## Exercises and Quiz:

what is the time complexity of fun?int fun(int n)

{

int count = 0;

for (int i = 0; i < n; i++)

for (int j = i; j > 0; j--)

count = count + 1;

return count;

}

Solution:

j will take following values: 0, 1, … n-1

total number of times loop will run: ∑n = n(n+1)/2 = Ѳ(n²)

`Let w(n) and A(n) denote respectively, the worst case and average case running time of an algorithm executed on an input of size n. which of the following is ALWAYS TRUE ?`

(A) A(n) = Ω(W(n))

(B) A(n) = Θ(W(n))

(C) A(n) = O(W(n))

(D) A(n) = o(W(n))

Solution:

let’s understand this one option at a time:

option A, says Average time will be at least be the worst time, that’s just plain stupid.

option B, Average time will be theta of worst time, hmm … what does that even mean: it says that Average time and worst time will always have the same highest-order term. it’s not necessary for example quicksort has an average time complexity of O(n*log n) while worst-case time complexity is O(n²).

but it’s not necessary that one remembers the time complexity of algorithms, can we think of some kind of mathematic scenario to prove this wrong (or right ?), let’s try to get average as C1*n and worst as C2*n², a program which loops from 0 till n but only for 10 it has inner loop too from 0 to 10, can be one option … and thus option B is not always true.

option C, Is true because the Average case will have the highest order term smaller or the same as the worst case, some constant can be used to make it agree to the definition of Big-Oh. for example:

A = n, W = n² or A=n², W=n²

option D, Is not true because C is true but as an independent option if we see this we need to understand small o notation which is not used a lot though!

see this to understand the difference between the two, this is not true for a case where both A and W have the same highest-order term.

`Which of the following is not O(n^2)?`

- (15^10) * n + 12099

- n^1.98

- n^3 / (sqrt(n))

- (2^20) * n

- 15¹⁰n + 12099 is C1*n + C2 , this is O(n), everything O(n) is O(n²).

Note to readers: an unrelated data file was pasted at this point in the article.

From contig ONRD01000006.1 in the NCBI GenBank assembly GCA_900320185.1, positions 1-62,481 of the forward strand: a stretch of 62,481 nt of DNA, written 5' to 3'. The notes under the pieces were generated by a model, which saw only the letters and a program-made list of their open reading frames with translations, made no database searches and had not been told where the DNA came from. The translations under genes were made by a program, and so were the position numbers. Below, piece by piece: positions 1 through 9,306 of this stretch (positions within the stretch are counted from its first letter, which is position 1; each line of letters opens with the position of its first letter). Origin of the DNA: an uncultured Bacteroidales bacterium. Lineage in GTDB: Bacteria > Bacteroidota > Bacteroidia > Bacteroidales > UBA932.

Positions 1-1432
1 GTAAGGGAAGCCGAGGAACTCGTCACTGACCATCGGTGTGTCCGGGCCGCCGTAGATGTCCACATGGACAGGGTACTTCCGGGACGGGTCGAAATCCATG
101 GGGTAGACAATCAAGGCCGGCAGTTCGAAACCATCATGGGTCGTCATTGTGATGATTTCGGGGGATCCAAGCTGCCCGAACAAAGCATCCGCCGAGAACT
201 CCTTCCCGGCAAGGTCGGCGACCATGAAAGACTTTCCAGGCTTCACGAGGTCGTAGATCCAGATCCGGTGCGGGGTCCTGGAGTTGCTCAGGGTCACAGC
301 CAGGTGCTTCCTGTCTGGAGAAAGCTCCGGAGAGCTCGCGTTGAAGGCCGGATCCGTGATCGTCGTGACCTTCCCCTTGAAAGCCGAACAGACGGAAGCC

- n ^ 1.98 is O(n ^ 1.98) and since 1.98 < 2, this is also O(n²)
- n³/√2 = n^ 2.5 , 2.5 > 2 , this is O(n ^ 2.5) but not O(n²) —
**answer** - 2²⁰n is C1*n which is O(n) and also O(n^x) where x ≥ 1

Which of the given options provides the increasing order of asymptotic complexity of functions f1, f2, f3 and f4? f1(n) = 2^n

f2(n) = n^(3/2)

f3(n) = nLogn

f4(n) = n^(Logn)- f3, f2, f4, f1

- f3, f2, f1, f4

- f2, f3, f1, f4

- f2, f3, f4, f1

No doubt here the least time will be n*log(n) and now between n ^ 3/2 and n ^ log(n), n ^ log (n) > n ^ 3/2 since log(n) will be increasing with n and 3/2 won’t and log n will be higher than 3/2 as n increases.

now the last one is n^log(n) and 2^n, this one is not that easy in one case you can just compare powers and 2^n is definitely a winner, but 2 is always 2, but n changes as n changes, so in a way 2^p and n^p, obviously n^p is the winner but here it’s more like 2^p1 and n^p2 where p1 >> p2, how do we know for sure which will be the winner.

The only way I can think of solving this one right now is by taking examples such as n = 10⁵, 10¹⁰, etc. and it looks like 2^n is indeed the clear winner.

so the order is 2^n, n^log n, n^(3/2), n*log n => f1, f4, f2, f3 so the answer is option 1.

Following image shows curve for both functions 2^x (blue) and x^log(x) (red):

int unknown(int n) {

int i, j, k = 0;

for (i = n/2; i <= n; i++)

for (j = 2; j <= n; j = j * 2)

k = k + n/2;

return k;

}What is the returned value of the above function?

(A) Θ(n^2)

(B) Θ(n^2 * Logn)

(C) Θ(n^3)

(D) Θ(n^3 * Logn)

let’s analyze the code:

the outermost loop runs n/2 times, the innermost loop runs log n times.

so the statement k += n/2 runs n/2 * log n times.

values of k = n/2 * (n/2 *log n) = (n²logn)/4 = Θ(n² * log n) — option B

The recurrence equationT(1) = 1evaluates to:- 2^(n+1)- n - 2

T(n) = 2T(n - 1) + n, n ≥ 2

- 2^n - n

- 2^(n+1) -2n - 2

- 2^n + n

Solution: (I copy-pasted this one :D )

2*T(n) = 2n + 4(n-1) + 8(n-2) + 16(n-3) + 2^n T(n) = n + 2(n-1) + 4(n-2) + 8(n-3) + 2^(n-1) * 12T(n) - T(n) = -n + 2 + 4 + 8 + ..... 2^n

T(n) = -n + 2^(n+1) - 2 [Applying GP sum formula for 2, 4, ...] = 2^(n+1) - 2 - n (first option)

Consider the following three claims1. (n + k)^m = Θ(n^m), where k and m are constants

2. 2^(n + 1) = O(2^n)

3. 2^(2n + 1) = O(2^n)Which of these claims are correct ?- 1 and 2

- 1 and 3

- 2 and 3

- 1, 2 and 3

Solution:- this one is easy.

let’s go option by option, in option 1, k and m are constants, if we use the binomial theorem, the highest order term will be n^m that is Θ(n^m).

Consider the following C code segmentint f (int x)

{

if (x < 1) return 1;

else return (f(x-1) + g(x))

}

int g (int x)

{

if (x < 2) return 2;

else return (f(x-1) + g(x/2));

}Of the following, which best describes the growth of f(x) as a function of x?- Linear

- Exponential

- Quadratic

- Cubic

Solution: f(n) creates 2 * f(n-1) and other trees, f(n) > 2*f(n-1)

f(n) > 2*2*f(n-2) … f(n) > 2^n f(1) … f(n) > Θ(2^n) … thus Exponential.

void fun()

{

int i, j;

for (i=1; i<=n; i++)

for (j=1; j<=log(i); j++)

printf("kherashanu.com");

}- Θ(n)

- Θ(n log n)

- Θ(n^2)

- Θ(n^2(Logn))

this is log(1) + log(2) + … log(n) = log(n!) ≈ Θ(n log(n))